Please Don’t Let My Daddy Die

January 7, 2013 12:02 pm / by / 7 comments

“Please don’t let my Daddy die” begged our 10-year-old nephew to the Doctor caring for my brother.  Trace had contracted a cold after coming from Utah to California for Thanksgiving.  None of us thought anything of it.  It was a cold.  He went home and progressively worsened (though none of us knew it).  He was a single dad, and like many men, didn’t like going to the doctor.  He thought he would be alright.  Nelson, his son, could tell he was getting worse so he decided to stay home from school and take care of him.  That was on Thursday; on Friday Nelson did go to school because Trace promised he would go to the doctor.  The Doctor told him he must get to the hospital NOW.  He wanted to call an ambulance to take him immediately but Trace had to make sure Nelson would be cared for before going anywhere.   He called his former mother-in-law, who he had a great relationship with, and she not only took my brother to the hospital but also took Nelson home with her.

After taking some tests, they put my brother into a coma so that his body wouldn’t have to do any work except for getting well.  That was the first part of December, 1992.  He did not get any better instead he just grew worse.  A year before any of this happened, he had  been having severe pain in his legs.  He went to a doctor who told him he had arthritis.  The doctor was wrong. (It’s always wise to get a second opinion).   What he really had was called Raynaud’s Disease which is very treatable if you know what you are dealing with.  It is a rare disorder of the blood vessels, which causes poor circulation,  and cold weather can exasperate it.  My brother was a Pipe Fitter and worked in the snow and cold regularly.  He woke up one morning to a deadened, black foot after being out in the cold so this was the beginning of the amputations.  First they took off some toes, then they took off half of his foot.  He would not heal.  Soon after being  admitted into the hospital, he contracted staph infection in his foot.  My mom had to make the agonizing decision allowing them to amputate his leg right below the knee.  We were told if they didn’t remove it, he would die.  My brother never woke from his coma to find out that part of  his leg had been removed.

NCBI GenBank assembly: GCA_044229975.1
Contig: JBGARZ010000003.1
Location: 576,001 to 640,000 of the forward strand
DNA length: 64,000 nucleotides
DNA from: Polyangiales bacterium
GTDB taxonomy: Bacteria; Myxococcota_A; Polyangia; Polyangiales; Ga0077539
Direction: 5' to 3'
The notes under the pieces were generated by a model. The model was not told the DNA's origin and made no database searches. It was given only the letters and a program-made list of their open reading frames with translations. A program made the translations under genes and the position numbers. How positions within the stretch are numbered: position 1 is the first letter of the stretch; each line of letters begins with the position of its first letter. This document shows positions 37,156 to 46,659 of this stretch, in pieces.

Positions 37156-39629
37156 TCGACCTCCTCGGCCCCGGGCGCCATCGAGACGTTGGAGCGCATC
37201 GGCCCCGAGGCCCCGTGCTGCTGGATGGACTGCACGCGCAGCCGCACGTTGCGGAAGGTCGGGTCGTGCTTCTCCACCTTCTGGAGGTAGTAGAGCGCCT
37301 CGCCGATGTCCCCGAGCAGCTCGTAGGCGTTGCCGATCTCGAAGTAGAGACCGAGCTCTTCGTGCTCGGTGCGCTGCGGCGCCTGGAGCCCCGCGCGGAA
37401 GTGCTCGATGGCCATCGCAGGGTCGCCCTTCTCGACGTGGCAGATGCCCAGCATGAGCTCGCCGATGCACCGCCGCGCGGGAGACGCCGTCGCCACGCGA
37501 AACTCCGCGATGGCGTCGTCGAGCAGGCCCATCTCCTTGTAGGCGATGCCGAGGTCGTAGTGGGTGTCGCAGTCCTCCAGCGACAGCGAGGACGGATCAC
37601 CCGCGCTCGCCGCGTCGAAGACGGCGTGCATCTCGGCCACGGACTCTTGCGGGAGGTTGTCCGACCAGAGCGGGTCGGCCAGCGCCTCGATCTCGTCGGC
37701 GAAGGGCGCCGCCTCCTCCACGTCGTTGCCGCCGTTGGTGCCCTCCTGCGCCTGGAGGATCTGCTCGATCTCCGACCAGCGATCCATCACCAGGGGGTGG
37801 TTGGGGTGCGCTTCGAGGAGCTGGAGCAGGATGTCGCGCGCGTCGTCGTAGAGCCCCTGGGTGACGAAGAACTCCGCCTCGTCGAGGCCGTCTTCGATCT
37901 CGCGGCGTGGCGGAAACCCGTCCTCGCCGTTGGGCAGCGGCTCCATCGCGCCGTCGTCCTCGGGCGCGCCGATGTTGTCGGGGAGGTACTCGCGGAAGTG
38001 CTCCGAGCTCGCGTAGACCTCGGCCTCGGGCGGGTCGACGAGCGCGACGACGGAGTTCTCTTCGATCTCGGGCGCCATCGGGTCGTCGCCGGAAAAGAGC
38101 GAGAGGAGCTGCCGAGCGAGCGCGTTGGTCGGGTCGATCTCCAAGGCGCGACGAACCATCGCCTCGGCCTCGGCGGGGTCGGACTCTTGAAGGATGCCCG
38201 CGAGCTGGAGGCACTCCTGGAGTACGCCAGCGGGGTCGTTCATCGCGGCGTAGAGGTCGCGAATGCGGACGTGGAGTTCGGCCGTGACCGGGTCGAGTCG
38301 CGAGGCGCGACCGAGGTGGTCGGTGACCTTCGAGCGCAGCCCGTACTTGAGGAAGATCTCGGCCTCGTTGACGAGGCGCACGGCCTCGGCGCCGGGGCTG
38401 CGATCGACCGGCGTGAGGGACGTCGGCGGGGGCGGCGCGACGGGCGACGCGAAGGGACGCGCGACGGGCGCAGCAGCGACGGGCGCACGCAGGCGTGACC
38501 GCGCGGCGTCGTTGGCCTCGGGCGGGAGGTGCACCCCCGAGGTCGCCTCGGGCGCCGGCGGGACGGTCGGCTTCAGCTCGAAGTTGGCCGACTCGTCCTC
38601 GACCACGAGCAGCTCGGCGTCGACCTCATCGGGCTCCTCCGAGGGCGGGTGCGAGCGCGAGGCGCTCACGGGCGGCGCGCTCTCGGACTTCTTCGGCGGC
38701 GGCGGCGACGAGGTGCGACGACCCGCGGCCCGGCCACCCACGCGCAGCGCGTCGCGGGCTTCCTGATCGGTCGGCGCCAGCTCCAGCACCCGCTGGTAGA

December 26 at 6 A.M., we received the call to get to the hospital quick.  After 3 weeks of life-support, tests, Trace’s  lungs exploding, his kidneys failing and I could go on, my  dear brother  went home to be with the Lord.  My mother was so broken, how do you lose a child and go on?  Children are supposed to bury their parents, not the other way around.

And precious Nelson, his world was rocked to say the least.  We contacted his mother to inform her that my brother was gone.  She was solely responsible for Nelson now.  But she had chosen her career many years earlier .  She still didn’t want to take the time to raise her son and so my husband and I gladly brought him home to California to become our son.  But it wasn’t easy.  He was not only grieving the death of his daddy but also dealing with the trauma of moving from his home, his neighborhood and school;  and abandonment and rejection issues caused by his mom.  She is who he wanted to live with, not us.  He told himself that we made his mom allow us take him.  Because he wanted to believe she was “the good guy”, we were easy to blame for why he wasn’t with her.